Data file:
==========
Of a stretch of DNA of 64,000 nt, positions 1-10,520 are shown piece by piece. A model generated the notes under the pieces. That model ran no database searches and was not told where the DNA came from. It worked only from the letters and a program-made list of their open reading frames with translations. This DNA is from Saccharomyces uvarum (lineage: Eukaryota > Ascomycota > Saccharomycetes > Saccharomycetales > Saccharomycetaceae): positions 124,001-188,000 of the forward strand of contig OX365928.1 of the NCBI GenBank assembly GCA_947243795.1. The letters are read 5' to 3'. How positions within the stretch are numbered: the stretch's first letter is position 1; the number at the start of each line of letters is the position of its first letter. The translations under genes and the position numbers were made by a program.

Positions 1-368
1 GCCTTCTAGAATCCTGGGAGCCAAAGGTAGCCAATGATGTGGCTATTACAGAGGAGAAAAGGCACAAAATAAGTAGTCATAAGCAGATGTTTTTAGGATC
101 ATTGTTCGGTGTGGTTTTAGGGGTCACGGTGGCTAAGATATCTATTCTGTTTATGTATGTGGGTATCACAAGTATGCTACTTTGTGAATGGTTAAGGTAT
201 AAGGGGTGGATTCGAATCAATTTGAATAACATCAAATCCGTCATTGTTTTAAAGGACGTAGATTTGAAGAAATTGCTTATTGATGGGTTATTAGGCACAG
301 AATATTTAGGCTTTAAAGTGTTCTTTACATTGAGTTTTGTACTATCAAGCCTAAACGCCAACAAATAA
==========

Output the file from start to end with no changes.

Of a stretch of DNA of 64,000 nt, positions 1-10,520 are shown piece by piece. A model generated the notes under the pieces. That model ran no database searches and was not told where the DNA came from. It worked only from the letters and a program-made list of their open reading frames with translations. This DNA is from Saccharomyces uvarum (lineage: Eukaryota > Ascomycota > Saccharomycetes > Saccharomycetales > Saccharomycetaceae): positions 124,001-188,000 of the forward strand of contig OX365928.1 of the NCBI GenBank assembly GCA_947243795.1. The letters are read 5' to 3'. How positions within the stretch are numbered: the stretch's first letter is position 1; the number at the start of each line of letters is the position of its first letter. The translations under genes and the position numbers were made by a program.

Positions 1-368
1 GCCTTCTAGAATCCTGGGAGCCAAAGGTAGCCAATGATGTGGCTATTACAGAGGAGAAAAGGCACAAAATAAGTAGTCATAAGCAGATGTTTTTAGGATC
101 ATTGTTCGGTGTGGTTTTAGGGGTCACGGTGGCTAAGATATCTATTCTGTTTATGTATGTGGGTATCACAAGTATGCTACTTTGTGAATGGTTAAGGTAT
201 AAGGGGTGGATTCGAATCAATTTGAATAACATCAAATCCGTCATTGTTTTAAAGGACGTAGATTTGAAGAAATTGCTTATTGATGGGTTATTAGGCACAG
301 AATATTTAGGCTTTAAAGTGTTCTTTACATTGAGTTTTGTACTATCAAGCCTAAACGCCAACAAATAA